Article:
The DOC’s mission on paper is something else entirely in practice

Kevin Reese

A monthly column in which various contributors from both sides of prison walls explore common ground for effecting change.

Just days after the U.S. Senate voted on a criminal justice reform bill that that is giving a much-needed push to de-incarcerate this nation’s prisons and jails, I find myself holding out hope on what it means. It is a great policy, but I’m waiting to see how it shows up in practice.

My skepticism is rooted in my experience with the system, where I have seen policies not transfer into practice far too many times. Let’s examine the Minnesota Department of Corrections’ (DOC) mission statement — a policy that shows up very differently in practice.

The DOC mission statement as written policy is: “Reduce recidivism by promoting offender change through proven strategies during safe and secure incarceration and effective community supervision.”

However, there is a great divide in the way this mission is written versus the impact it truly has on communities. While doing this work, I always wanted to take a broader approach to the gaps in the system, not wanting to focus on my personal experience. But some recent developments have landed me in the gaps of this broken system.

Recently, I was denied work release by the department for doing the community organizing that I do from here. They imposed an infraction for “enterprising.” What they called “enterprising” was me promoting reentry by connecting fellow prisoners to community organizations that valued and respected their experiences and talents.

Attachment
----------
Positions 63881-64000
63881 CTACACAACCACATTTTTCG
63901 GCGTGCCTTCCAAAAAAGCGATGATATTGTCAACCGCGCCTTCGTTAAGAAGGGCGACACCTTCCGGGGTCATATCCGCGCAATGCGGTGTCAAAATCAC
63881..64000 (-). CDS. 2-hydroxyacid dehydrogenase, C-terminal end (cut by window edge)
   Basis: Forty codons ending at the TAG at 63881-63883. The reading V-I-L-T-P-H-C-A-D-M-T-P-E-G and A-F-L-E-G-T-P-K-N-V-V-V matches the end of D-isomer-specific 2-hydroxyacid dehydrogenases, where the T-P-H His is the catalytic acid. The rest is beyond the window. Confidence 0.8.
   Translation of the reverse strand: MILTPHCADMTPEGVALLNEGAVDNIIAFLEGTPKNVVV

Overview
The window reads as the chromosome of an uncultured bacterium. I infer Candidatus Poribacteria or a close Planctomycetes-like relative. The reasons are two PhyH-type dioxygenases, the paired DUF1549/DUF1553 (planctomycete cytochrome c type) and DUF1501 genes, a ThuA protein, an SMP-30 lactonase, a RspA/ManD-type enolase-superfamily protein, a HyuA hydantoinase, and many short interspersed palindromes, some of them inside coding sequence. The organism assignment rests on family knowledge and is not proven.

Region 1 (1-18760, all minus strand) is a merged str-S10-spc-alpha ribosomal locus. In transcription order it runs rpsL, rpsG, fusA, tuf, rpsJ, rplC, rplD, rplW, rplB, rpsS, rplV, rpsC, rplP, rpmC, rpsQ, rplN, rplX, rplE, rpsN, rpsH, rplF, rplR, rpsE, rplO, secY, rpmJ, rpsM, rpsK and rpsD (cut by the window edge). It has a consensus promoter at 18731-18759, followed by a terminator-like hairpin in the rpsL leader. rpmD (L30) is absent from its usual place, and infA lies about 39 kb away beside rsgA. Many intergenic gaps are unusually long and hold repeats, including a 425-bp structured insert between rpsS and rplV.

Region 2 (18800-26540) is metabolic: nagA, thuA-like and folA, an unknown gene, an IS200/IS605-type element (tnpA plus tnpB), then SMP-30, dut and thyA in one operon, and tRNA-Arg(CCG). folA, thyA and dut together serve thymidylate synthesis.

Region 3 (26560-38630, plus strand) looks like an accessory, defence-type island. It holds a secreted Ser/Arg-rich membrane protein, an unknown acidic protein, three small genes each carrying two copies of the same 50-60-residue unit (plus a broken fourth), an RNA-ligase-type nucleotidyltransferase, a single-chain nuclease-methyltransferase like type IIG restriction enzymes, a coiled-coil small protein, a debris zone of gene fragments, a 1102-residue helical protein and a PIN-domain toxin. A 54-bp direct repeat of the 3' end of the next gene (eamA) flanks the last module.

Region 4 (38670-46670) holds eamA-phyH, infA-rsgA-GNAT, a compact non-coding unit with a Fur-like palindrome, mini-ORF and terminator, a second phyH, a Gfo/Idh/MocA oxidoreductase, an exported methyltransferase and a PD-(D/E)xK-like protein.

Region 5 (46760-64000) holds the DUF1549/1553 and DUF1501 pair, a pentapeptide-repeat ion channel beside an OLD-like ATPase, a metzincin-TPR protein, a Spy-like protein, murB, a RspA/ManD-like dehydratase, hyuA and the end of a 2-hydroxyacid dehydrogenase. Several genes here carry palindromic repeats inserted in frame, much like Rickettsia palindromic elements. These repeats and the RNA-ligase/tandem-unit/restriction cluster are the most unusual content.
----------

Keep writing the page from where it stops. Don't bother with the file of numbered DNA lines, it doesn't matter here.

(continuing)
This means that I will not be returning to the community in February 2019, as expected. I will still be joining the community, but now no later than October 2019.

By the time this goes to print, I will have roughly nine months before my release after more than 14 years of incarceration. So, after taking the loss of my work release (a program that the policy says was tailor-made for someone like me), I wanted to lean on the department mission of effective community reentry.

I reached out to a department official requesting a meeting to talk to her about my reentry possibilities. Instead of meeting with me, she sent me a response that is filled with the language of what the fragments of a broken system look and sound like. She starts her response with, “I am assuming…” We all know that assuming something without speaking to someone is the definition of prejudice.

This official prejudged my request for a meeting as an attempt to persuade her to do me some favor, when in actuality I was looking to speak with her about possibilities. In her role, she is in a position to help me shape what my reentry back to the community could look like.

Instead of offering help, she stated: “There is no possible help for you. You had your chance and made a decision that had dire consequences to what your reentry looks like.”

This response is from a person whom I have never met and who knows nothing about me. The decision she refers to is my work connecting prisoners to the community in a way that supported their struggles and valued their talents.